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|Posted on March 31, 2014 at 5:19 PM|
As the Behavior Program Coordinator at the Siskiyou Humane Society, it's been my privilege over the years to meet many very fine young people, and be a mentor for some of them. I remember (would I could forget) myself as a teenager, a troubled bundle of awkwardness, lack of confidence, desire to fit in and passion to become my own person. I remember those few adults who took the time to give me something of themselves, who listened to me, who I felt "understood" me, and how valuable they were in my life. I can only be myself--and golly, am I no guru. Still, I always hope and wish that the young people I interact with can come away with something meaningful and helpful to them. We never know, of course--all those horses led to water, but the drinking is up to them.
I always think, though, that if there was a magic button I could press that would allow me to give these youngsters a gift, it would be this:
To know that they are powerful. That their behavior matters and counts profoundly. That their choices and actions make a difference--to their quality of life, to the people around them and ultimately to the world. And that taking responsibility for our own actions and results isn't about getting blamed or feeling guilty or accepting some social "trip" laid on us--it's about spreading our own wings into who we are and taking our power into our own hands.
There's an old truism in the world of dog training: Every handler gets the dog that they deserve. Or, every dog is a reflection of the handler. It's one of those ditties that I've heard many times and I always heard it with a little twinge of discomfort: true as it may be, it sounds perilously close to wagging a scolding finger and blaming pet owners for not training their dogs "the right way." But then something happened and it opened my eyes to seeing these truisms in a new, vastly more empowering light.
I videotaped one of my training sessions with Tinker and watched it. Uh, oh boy, uh-oh.
See, I may be a professional dog trainer with your dog, but I'm really only a pet owner with my dog. When I come to your house or teach a group class, I'm on the clock, so to speak. I'm focused on one thing and one thing only--you and your dog and providing the best training services possible. I'm not multi-tasking on my computer, calling a friend on my cell phone or deciding it's time for a sandwich and I need to put the laundry in the dryer. I wouldn't dream of stopping in the middle of a group class to smell the roses, repair an agility jump or ponder what I'm having for dinner tonight. And I'm usually pretty good about not deciding I'd rather rub your dog's tummy and laugh at her goofy antics than train.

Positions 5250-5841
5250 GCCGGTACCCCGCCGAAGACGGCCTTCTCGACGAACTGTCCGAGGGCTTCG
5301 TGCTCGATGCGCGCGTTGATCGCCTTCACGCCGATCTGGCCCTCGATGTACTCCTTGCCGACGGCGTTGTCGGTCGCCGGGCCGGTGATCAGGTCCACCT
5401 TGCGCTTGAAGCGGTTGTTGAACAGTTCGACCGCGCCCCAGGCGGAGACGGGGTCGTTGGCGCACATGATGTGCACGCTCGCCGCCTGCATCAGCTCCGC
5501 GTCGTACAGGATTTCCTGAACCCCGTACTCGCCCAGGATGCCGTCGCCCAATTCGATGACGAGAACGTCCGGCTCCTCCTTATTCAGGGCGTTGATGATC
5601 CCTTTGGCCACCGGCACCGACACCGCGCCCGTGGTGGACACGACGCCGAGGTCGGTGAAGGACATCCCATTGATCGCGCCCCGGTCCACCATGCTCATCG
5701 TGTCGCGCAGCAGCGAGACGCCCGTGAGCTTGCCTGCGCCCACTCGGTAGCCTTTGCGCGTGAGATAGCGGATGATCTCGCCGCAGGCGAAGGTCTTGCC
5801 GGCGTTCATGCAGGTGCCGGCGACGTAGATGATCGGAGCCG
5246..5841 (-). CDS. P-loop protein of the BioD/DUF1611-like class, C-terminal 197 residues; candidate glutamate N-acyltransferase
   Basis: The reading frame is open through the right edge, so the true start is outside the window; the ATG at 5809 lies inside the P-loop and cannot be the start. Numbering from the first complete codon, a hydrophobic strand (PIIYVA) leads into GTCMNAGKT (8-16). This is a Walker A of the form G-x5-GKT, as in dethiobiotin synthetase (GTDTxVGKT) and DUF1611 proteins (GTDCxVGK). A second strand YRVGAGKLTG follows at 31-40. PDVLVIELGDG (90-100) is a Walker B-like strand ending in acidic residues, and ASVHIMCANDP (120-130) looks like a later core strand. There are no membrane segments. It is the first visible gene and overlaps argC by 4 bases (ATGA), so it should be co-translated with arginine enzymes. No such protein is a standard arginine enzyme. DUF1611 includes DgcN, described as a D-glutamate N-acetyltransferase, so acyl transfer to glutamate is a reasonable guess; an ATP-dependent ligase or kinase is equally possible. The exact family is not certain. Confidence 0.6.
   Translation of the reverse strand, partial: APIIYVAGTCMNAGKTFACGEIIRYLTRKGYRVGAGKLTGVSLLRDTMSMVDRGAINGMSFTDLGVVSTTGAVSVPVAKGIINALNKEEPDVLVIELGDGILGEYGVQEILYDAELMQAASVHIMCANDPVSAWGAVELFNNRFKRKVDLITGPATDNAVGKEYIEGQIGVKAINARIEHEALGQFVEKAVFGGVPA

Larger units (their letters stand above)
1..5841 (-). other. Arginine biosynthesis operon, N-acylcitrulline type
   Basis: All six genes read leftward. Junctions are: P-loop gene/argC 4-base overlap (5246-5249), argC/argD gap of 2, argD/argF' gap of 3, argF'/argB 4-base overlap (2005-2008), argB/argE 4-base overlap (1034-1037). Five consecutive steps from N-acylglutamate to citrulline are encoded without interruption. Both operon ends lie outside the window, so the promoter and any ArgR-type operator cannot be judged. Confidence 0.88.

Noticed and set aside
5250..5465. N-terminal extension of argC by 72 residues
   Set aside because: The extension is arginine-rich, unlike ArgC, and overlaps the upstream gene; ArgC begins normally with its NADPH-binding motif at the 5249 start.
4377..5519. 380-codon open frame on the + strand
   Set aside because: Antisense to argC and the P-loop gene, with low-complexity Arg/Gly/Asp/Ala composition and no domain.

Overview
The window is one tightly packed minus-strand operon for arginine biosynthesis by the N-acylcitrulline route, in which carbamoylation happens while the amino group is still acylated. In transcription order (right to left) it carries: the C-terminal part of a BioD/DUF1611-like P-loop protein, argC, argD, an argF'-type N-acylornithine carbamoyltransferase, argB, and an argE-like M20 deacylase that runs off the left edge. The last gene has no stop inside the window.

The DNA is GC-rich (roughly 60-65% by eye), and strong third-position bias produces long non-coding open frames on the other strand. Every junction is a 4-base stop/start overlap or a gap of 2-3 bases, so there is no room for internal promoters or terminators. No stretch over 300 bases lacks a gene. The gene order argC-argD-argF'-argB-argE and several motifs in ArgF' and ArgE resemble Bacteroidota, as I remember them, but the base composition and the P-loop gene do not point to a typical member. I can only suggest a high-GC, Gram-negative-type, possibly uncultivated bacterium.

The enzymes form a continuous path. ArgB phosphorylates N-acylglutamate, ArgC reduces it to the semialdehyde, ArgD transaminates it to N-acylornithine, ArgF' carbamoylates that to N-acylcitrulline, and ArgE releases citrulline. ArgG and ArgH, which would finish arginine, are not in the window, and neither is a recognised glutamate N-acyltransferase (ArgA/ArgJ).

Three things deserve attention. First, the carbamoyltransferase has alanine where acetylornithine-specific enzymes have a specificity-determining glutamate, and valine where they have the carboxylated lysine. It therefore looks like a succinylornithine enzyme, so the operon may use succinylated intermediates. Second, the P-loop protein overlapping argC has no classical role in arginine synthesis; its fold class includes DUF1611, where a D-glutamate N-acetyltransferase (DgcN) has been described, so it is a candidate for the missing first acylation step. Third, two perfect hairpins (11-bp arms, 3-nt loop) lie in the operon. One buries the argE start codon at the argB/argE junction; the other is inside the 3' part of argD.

With my own dog, though... its all on video. Tinker is a marvel of flashes of brilliance followed by lack of focus; over-excitement and laziness; little gems of technical perfection mixed with gobs of sloppiness, checking out the flowers and deciding the heck with training, let's go sniff and get a belly rub. She is in fact exactly a refection of me: trying to do too many things at once, easily distracted by shiny objects and a sudden urge for pizza, too tired at the end of a long day to be sharp and inclined to throw up her hands at the boring or tricky bits that need real work. Well, they say every dog is a reflection of her handler. I just had no idea it would be so darned literal.
What's cool about all this is the other old truism: knowledge is power. And the truth is, I don't need to do a lot to become a better trainer for my own dog--just like you don't have to do as much as you might think to get really useful improvements in your dog's behavior. We just need to remember: our behavior matters. Our actions count. And sometimes the difference between a truly well-trained dog and a dog driving you nuts isn't hard or complicated: it's you taking back your own power. It's taking a deep breath, turning off the cell phone, and giving the dog a few short minutes of our undivided attention when we can be fresh and focused and fully engaged. It's the joy of communicating and learning and teaching and meeting another mind across the gulf of our differences, human and canine, not all at once but in gems of baby-steps that build, one at a time, to something wonderful and true.
The beauty of group classes is that we get to do these things together, to support and empower each other in the process, and to practice in a setting where dogs can learn lessons they need most: how to listen and perform around other people and other dogs.
I hope you'll join us in 2014 for a season of training joy and fun.
Categories: New classes